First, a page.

Step 3: Define data flow and state. State should be non-redundant, with minimal set of data. If we want total bill amount, we should not have total as separate attribute as it will be computed based as sum of all the individual product total. This avoids the problem of updating separate total variable when a new bill is added or deleted, as it’s calculated on the fly and we are sure it is always consistent with the bill list.

There are different ways of inter component communication that one comes across during a complex project. They are as follows:

  1. Parent to child

    1. Props: Are the easiest way where we pass values as attribute from parent to child. In the below mentioned example, we loop through all the products and pass the product to ProductDetailsRow component that renders single row.
      { this.props.products.map((product,i)=>{
      return (
      <ProductDetailsRow detail={product}></ProductDetailsRow>
    2. Refs: Ref is a special attribute to component that accepts a callback function as soon as the component is mounted with parameter as reference to component being mounted. Later, we can access the child component functions using Ref. Let’s take a scenario where an application loads by default. In that case, we would like to focus on the search bar for filtering product. Considering <App> component is parent and <SearchInputBar> is Filter Component 3 input box we can do as follows:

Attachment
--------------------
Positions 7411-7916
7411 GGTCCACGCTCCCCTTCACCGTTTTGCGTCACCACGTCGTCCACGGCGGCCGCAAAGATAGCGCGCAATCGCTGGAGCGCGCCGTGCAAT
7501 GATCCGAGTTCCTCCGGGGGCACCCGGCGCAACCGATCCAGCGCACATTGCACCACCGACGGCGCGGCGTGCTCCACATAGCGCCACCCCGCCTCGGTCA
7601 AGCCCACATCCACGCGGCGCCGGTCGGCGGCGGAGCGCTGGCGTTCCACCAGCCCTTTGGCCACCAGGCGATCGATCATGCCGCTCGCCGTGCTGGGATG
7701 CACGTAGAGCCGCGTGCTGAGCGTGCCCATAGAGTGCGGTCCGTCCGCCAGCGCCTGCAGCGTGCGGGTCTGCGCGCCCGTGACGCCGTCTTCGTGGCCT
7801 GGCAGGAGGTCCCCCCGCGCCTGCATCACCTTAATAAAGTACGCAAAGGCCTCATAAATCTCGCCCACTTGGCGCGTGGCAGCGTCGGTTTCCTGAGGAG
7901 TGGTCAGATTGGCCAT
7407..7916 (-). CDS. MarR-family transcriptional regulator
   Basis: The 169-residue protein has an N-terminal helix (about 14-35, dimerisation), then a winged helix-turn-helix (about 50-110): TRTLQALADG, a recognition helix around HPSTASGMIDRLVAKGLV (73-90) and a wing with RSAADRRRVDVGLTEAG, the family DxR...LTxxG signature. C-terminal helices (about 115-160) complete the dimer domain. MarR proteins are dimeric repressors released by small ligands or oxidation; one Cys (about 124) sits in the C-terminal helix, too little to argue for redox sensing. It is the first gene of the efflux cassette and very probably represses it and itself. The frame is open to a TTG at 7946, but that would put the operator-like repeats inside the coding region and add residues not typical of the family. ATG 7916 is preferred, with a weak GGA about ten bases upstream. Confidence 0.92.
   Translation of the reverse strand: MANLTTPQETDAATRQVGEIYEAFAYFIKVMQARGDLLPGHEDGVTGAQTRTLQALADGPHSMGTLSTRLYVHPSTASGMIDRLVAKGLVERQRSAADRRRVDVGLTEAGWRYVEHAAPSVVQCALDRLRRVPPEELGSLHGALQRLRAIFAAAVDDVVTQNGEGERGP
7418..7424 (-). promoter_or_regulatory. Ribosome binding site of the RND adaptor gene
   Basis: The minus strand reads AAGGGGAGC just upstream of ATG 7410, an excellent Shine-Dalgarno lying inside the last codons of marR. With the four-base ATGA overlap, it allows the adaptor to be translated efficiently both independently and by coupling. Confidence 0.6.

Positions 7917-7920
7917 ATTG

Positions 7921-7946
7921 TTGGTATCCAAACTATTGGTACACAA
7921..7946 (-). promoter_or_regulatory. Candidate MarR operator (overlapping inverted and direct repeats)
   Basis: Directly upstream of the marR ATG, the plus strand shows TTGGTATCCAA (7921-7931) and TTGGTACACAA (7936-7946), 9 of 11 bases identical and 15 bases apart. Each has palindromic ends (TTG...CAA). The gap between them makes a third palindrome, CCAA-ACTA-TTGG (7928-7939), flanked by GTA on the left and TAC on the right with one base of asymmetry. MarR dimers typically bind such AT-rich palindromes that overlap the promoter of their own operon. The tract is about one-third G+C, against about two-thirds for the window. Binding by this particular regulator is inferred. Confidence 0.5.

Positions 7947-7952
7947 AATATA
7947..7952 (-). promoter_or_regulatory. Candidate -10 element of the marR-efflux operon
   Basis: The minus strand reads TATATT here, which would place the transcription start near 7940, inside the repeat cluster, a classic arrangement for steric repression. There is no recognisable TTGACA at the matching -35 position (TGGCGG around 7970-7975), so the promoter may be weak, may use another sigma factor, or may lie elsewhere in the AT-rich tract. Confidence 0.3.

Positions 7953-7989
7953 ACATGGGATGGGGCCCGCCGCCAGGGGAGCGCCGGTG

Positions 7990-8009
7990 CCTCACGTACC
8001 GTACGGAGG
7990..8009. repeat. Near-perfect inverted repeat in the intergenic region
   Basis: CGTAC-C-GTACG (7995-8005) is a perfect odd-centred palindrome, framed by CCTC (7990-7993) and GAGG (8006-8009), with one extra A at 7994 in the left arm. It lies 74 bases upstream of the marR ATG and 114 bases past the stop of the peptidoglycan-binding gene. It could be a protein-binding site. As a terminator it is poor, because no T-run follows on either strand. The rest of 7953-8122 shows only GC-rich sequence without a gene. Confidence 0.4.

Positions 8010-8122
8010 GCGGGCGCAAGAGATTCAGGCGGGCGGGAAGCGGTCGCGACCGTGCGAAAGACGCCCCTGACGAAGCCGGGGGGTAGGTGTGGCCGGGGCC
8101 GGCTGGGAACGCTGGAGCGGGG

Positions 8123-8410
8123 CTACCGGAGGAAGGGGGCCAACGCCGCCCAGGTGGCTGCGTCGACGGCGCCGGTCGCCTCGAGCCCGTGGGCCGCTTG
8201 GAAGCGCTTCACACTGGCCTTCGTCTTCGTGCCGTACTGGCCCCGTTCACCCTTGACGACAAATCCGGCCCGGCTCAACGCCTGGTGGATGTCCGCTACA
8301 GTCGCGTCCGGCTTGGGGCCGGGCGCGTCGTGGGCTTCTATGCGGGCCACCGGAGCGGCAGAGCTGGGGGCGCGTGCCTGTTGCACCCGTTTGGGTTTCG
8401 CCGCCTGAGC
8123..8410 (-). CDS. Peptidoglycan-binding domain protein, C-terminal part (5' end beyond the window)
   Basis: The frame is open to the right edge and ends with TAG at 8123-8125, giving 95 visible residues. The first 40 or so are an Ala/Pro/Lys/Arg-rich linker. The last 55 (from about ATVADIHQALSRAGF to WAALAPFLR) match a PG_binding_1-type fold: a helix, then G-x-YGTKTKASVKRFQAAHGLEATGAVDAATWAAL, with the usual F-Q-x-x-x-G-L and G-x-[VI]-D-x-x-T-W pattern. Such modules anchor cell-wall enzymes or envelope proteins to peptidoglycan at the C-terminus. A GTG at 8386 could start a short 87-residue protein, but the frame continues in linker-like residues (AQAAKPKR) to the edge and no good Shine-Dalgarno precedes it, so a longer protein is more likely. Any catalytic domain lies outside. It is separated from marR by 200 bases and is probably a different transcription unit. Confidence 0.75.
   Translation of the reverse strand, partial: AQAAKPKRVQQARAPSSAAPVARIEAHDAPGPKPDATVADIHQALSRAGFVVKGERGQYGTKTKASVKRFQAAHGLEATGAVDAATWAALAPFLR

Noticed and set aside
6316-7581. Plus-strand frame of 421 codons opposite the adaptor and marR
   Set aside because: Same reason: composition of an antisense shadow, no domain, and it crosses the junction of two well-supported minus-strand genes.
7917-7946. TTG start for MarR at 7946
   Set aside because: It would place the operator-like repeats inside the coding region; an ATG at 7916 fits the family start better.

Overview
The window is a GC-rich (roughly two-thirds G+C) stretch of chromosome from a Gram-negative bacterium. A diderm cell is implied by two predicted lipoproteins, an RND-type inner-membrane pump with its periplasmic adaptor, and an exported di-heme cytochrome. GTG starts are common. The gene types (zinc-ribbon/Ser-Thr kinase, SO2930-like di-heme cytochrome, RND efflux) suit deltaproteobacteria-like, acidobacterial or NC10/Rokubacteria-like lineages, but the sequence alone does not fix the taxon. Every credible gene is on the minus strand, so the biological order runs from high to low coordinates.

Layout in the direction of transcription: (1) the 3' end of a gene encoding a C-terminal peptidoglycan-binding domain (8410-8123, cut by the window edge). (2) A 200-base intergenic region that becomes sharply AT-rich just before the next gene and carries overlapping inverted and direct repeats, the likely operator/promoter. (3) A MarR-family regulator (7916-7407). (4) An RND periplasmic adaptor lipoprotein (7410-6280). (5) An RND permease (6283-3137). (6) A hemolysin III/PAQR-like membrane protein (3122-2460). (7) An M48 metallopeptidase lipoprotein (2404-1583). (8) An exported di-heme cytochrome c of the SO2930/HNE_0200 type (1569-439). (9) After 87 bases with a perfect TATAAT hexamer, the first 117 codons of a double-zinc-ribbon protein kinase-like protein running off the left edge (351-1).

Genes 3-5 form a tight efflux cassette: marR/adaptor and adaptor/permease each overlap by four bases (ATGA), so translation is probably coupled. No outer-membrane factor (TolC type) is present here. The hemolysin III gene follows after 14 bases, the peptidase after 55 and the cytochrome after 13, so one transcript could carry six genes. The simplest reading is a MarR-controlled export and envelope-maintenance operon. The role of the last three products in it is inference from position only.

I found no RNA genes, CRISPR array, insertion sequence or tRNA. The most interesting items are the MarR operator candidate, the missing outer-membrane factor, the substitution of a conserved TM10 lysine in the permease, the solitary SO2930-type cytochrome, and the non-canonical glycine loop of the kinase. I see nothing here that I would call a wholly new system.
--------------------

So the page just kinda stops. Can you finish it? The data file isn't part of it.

<SerachInputBar ref={(cRef)=>{this.searchRef=cRef}}></SerachInputBar>
      In componentDidMount of <App> we can write:
      In this case, we have access to child and hence can pass the data by setting the value property of serach Ref and passing data from parent App component to child SearhInputBar component.
  2. Child to Parent

    1. Callback: We can pass a function to child from parent as props, which accepts the data as parameter. When child calls, the props function will, in turn, call the parent function with data.
      <AddProduct onAdd={(prodDetail)=>{this.addProductToBill(prodDetail)}}></AddProduct>
      In AddProduct we can do this.props.onAdd({desc:'ABC',cost:50,qty:3})
      This will call addProductToBill with new product object that can be pushed to products array
    2. Event bubbling: Add a click or keypress or any event to parent as per native JS concept. If such an event happens on any child component, it will trigger handler in parent as per event bubbling concept and data can be received using the event attribute.
  3. Siblings

    1. If we want to communicate between two siblings, then the common data that is shared needs to reside in common parent of both the component and passed to both the children as props. If one child updates, it will update the parent state. This will, in turn, change props sent to children and the siblings can communicate with each other. In our application, filter component has the filter keyword and we have to pass it to Product list component to filter and view only filtered products. Common parent to both is App component.
      App component has state as: